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Age Neutral Design is the New Normal
A huge opportunity for designers and manufacturers
Favorable Surroundings for the Elderly
How do we age in our cities?
- Eye on Design
Age neutral is a newish term with, it seems, no precise definition. It can simply mean products that young people use, but old people also favour because they are comfortable, convenient and crucially not associated with old age. Virtually anything connected to personal appearance can be age neutral, from clothes (think jeans and tracksuits) and shoes (trainers) to frames for spectacles, or even a haircut. Then there are mobile phones and laptops with their intuitive touch-screens, clear icons and enlargeable scripts–over half of Apple’s customer base is over 50. Or electric bikes, empowering young and old alike. Or the iconic Anglepoise lamp, designed in 1932, which can be positioned with the lightest of touch.
On a different tack, age neutral can describe products that ingeniously address the bodily failings of older people (for example: reduced mobility and strength, poorer eyesight/hearing and memory loss) but look stylish. Leader of the pack is America’s OXO with their “universal designs” for the home “to be used by as many people as possible.” First came a potato peeler 25 years ago with a comfortable rounded handle—that’s still a bestseller today—and now there are hundreds of products. More recently, the Serious Readers LED lamps are aimed specifically at older users, but with elegant styling that is universally appealing. Another example is a fold-down scooter that adapts to evolving mobility needs. Says its designer Paul Priestman of Priestman Goode: “The best outcome is a product that can be with you throughout your life.”
The movement towards age neutral design, also called inclusive or universal design, is well advanced in the bathroom. Attractive taps with lever handles, or with sophisticate infrared sensor controls, are easy for everyone to use, as are thermostatically controlled walk-in slip-resistant showers.
These are the products that can “future proof” a home. There’s also the elegant new domestic lift “designed like a piece of furniture” by Swedish designer Alexander Lervik for Aritco controlled by a smartphone, it comes with its own shaft, so it can be fitted in new and existing homes alike.
Indeed the fully “smart “or “connected” home” can be convenient and accessible to young and old alike. This could have heating, security, lighting and appliances controlled by a central panel and/or a phone, or by voice or even finger tip or facial recognition, streamlined perhaps by artificial intelligence (AI). But systems for all ages must be simple and easy to understand and memorise, as must individual remote controls for lamps, curtains and blinds, TVs, appliances and so on. Adds Priestman: “Technology can help people live independently and better for longer, but we must be careful not to use it just because it’s there.”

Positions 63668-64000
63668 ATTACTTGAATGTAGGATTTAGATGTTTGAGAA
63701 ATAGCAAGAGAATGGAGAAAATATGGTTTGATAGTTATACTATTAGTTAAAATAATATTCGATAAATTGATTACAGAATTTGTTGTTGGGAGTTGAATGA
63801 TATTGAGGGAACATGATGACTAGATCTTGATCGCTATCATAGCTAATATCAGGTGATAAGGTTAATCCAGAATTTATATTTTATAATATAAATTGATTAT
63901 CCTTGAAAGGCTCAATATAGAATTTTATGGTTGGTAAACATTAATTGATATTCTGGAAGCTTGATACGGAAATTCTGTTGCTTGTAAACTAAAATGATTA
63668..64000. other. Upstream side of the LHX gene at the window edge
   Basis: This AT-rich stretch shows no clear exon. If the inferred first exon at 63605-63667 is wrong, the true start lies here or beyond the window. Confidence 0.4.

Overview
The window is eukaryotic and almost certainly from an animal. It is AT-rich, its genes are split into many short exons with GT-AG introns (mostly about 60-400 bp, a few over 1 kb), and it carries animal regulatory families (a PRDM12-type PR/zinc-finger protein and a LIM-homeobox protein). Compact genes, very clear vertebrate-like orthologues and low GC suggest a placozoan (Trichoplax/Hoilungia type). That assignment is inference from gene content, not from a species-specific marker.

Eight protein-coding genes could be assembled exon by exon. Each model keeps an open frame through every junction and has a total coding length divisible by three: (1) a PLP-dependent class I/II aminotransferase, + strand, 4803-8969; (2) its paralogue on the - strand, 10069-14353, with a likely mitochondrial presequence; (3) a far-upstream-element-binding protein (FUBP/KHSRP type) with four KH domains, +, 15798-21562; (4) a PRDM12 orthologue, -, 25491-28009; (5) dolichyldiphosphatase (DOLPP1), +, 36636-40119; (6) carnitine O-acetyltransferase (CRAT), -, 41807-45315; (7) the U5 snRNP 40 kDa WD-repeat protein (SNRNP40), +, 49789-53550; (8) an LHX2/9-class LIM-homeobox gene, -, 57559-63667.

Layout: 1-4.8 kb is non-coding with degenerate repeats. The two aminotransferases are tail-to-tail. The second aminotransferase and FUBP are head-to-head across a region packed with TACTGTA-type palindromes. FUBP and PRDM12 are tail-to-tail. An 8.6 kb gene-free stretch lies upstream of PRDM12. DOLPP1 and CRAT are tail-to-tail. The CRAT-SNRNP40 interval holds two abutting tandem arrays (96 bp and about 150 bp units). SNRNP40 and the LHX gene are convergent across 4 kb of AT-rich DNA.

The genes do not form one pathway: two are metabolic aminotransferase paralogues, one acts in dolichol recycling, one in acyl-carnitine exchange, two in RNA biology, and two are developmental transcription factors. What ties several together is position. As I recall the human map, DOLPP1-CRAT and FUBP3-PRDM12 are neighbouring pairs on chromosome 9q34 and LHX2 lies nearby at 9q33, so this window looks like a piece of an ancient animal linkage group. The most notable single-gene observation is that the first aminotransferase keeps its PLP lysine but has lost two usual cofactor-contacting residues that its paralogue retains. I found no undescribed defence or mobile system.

Johnny Grey, a British designer, author and educator, has his own kitchen company underpinned by 40 years of experience. His “multigenerational” kitchen is for all the family, from children to grandparents, with height-adjustable surfaces, robust and beautiful materials, plus touch controls, sensors and timers where appropriate. Safety is a key consideration. Grey is even working on an AI oven. Hopefully this spring a 4GKi (four generations kitchen) prototype will be installed at the National Innovation Centre for Ageing’s new building in Newcastle.
In the future, the driver for “age neutral” products lies in the swelling size of the potential market, says Dick Stroud, who runs the UK-based 20plus30 consultancy and is author with Kim Kelly of Marketing to the Ageing Consumer (2013). The McKinsey Global Institute (MGI) has noted that individuals in the 75-plus age group are now spending more on average than younger consumers.
Euromonitor, a global market research agency, talk about Age Agnostics, a new kind of mature consumer with an ageless attitude to life—see their downloadable report Top 10 Global Consumer Trends of 2019. This diverse group have an inclusive mindset, they believe, “with much more in common with millennials and younger generations than many realise.”
In the UK, fuelling change for designers, businesses, governments and society at large is the pioneering agency The Age of No Retirement, founded in 2014, “to shatter age-related barriers and ageist stereotypes.” They state unequivocally that age inclusive design is the future of design—with a lifetime value and benefits for everyone.
Their document “Age Does Not Define Us” has ten “intergenerational design principles (IDPs).” These include “clear and intuitive,” “delightful,” and “accessible.” And the youngest and oldest groups of the 2,000 people surveyed displayed surprisingly similar attitudes towards, for example, the internet, the pace of modern life, new technology and healthy living.
Esteemed UK product designer Sir Kenneth Grange, himself now 90, was the star of Making British Modern, his retrospective at the Design Musuem in 2011. Eight years ago he designed the Edith seating group for Hitch Mylius, designed specifically for healthcare use. Grange successfully shattered stereotypes, using typically thorough research into ergonomics and comfort, then adding his trademark smart styling including turned beech or chrome skid legs, and button detailing. At home, however, Grange has perhaps the ultimate age neutral gizmo. It’s a bookcase with the same dimensions as his body, and a disturbingly familiar shape …”very handy as my coffin.”
Main image: hm82a high back armchairs, Edith Collection designed by Sir Kenneth Grange for Hitch Mylius. Photo courtesy Hitch Mylius